.....it went. A streak of white light following a moving dot in the star-studded night sky. Everyone saw it. There were oohs and aahs from the assembled crowd. More were to follow, but none as bright and as long-lasting. But they came with regularity. Above the big dipper. Across Cassiopeia. Following the curve of the Milky Way. One after another. From different directions. Each one spectacular in its own way.
Even without the meteor shower the sky over the beach would have been outstanding last night. Somehow the Milky Way seemed brighter and more majestic than ever. A cloudy river of stars, it called for wonder and amazement. Even the layman knows more than Newton knew about the multitude of stars, galaxies, and nebulae. About the vast distances. The enormity of empty space. Black holes. The speed of light. Distant solar systems. An expanding universe. Planets that might harbor life. And the deepening mystery.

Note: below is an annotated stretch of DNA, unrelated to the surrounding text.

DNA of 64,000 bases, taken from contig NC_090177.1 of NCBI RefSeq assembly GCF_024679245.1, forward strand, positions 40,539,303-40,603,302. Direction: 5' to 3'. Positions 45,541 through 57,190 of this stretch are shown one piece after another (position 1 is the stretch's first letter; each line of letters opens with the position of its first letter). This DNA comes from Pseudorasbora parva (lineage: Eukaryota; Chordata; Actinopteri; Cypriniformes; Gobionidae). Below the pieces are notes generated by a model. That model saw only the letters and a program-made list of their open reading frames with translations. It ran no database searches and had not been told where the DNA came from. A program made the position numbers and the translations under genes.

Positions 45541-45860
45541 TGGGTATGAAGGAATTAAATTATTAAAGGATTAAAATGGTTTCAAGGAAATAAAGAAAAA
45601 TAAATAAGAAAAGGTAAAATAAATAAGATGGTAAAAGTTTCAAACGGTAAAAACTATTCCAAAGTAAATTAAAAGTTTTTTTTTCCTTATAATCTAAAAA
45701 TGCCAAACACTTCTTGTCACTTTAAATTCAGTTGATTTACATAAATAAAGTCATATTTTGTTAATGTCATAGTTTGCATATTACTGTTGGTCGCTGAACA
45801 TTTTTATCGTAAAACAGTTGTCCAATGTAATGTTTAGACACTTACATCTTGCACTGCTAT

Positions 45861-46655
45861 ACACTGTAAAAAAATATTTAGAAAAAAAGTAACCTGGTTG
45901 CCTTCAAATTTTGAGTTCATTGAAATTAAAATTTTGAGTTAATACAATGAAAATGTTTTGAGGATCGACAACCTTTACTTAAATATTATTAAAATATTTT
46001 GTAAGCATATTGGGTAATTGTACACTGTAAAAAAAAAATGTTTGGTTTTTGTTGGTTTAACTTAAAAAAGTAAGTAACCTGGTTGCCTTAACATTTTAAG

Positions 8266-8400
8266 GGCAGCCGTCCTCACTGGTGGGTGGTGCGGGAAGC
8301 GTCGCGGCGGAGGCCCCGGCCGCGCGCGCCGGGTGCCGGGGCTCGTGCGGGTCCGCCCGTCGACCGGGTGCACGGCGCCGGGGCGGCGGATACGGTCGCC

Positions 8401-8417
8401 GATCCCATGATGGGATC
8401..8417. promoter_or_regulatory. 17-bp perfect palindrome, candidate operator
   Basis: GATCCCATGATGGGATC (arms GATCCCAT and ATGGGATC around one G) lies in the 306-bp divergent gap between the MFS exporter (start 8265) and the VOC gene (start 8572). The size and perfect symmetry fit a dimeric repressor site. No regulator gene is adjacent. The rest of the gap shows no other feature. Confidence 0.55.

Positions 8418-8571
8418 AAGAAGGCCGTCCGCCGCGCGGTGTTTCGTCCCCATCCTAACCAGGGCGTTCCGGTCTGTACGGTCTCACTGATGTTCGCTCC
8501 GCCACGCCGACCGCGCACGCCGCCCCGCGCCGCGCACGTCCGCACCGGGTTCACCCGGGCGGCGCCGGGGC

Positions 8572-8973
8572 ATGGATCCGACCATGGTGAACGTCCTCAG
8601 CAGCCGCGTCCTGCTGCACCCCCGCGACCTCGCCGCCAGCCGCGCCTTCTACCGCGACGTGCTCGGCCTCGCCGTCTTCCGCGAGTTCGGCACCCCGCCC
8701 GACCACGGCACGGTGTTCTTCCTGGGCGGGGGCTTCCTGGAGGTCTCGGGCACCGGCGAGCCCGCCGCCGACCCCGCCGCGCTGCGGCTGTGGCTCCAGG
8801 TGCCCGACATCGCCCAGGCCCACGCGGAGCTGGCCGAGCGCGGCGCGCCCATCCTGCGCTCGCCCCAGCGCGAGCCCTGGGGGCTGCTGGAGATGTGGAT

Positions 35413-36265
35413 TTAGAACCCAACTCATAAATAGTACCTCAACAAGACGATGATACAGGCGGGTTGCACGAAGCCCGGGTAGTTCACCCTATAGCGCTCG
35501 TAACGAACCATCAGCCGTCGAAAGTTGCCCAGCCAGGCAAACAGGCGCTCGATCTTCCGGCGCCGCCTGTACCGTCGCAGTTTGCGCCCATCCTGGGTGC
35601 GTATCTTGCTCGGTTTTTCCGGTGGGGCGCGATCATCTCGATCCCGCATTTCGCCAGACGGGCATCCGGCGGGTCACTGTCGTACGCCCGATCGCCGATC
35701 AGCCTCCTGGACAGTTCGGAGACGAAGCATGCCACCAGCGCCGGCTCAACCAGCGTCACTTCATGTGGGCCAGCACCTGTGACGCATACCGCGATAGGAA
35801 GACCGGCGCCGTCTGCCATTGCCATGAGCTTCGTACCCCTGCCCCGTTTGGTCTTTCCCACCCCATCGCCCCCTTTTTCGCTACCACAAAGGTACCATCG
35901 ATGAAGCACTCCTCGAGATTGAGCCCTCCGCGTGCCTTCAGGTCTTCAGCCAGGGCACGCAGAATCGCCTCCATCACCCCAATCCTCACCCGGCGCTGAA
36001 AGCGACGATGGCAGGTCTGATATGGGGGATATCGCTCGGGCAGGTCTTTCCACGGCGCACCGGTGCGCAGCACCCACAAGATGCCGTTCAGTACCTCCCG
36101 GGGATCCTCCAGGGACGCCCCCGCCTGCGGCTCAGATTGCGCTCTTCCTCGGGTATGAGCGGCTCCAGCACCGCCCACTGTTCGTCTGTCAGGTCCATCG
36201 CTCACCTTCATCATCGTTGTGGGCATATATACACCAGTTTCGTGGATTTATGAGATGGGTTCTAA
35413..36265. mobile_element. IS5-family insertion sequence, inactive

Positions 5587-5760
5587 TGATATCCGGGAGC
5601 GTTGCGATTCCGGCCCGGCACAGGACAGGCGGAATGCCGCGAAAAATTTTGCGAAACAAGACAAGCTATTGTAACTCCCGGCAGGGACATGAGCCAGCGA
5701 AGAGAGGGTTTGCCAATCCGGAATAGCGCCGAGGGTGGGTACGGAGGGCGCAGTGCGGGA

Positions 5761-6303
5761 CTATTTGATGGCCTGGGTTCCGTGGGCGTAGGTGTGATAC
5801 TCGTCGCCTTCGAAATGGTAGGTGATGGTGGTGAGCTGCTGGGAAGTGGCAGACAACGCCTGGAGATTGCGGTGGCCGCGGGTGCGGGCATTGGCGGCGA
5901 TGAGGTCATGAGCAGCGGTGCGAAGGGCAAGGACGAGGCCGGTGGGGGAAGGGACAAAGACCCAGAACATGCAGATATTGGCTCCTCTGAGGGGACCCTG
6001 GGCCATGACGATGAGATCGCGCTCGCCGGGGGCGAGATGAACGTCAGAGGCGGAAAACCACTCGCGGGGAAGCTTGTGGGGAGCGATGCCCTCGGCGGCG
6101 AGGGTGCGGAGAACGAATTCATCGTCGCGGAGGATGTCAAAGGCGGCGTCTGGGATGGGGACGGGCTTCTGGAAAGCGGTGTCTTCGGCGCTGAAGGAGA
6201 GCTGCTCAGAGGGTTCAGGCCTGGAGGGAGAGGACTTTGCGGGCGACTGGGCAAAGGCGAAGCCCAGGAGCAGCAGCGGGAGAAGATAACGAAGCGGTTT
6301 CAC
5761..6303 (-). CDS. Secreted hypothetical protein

Lying there on the beach, gazing up into the richness of space, I was humbled. It may be the only response possible.
Our latest Ocracoke Newsletter is the story of the Black Squall, a brig loaded with circus animals that wrecked on Ocracoke in April of 1861. You can read it here.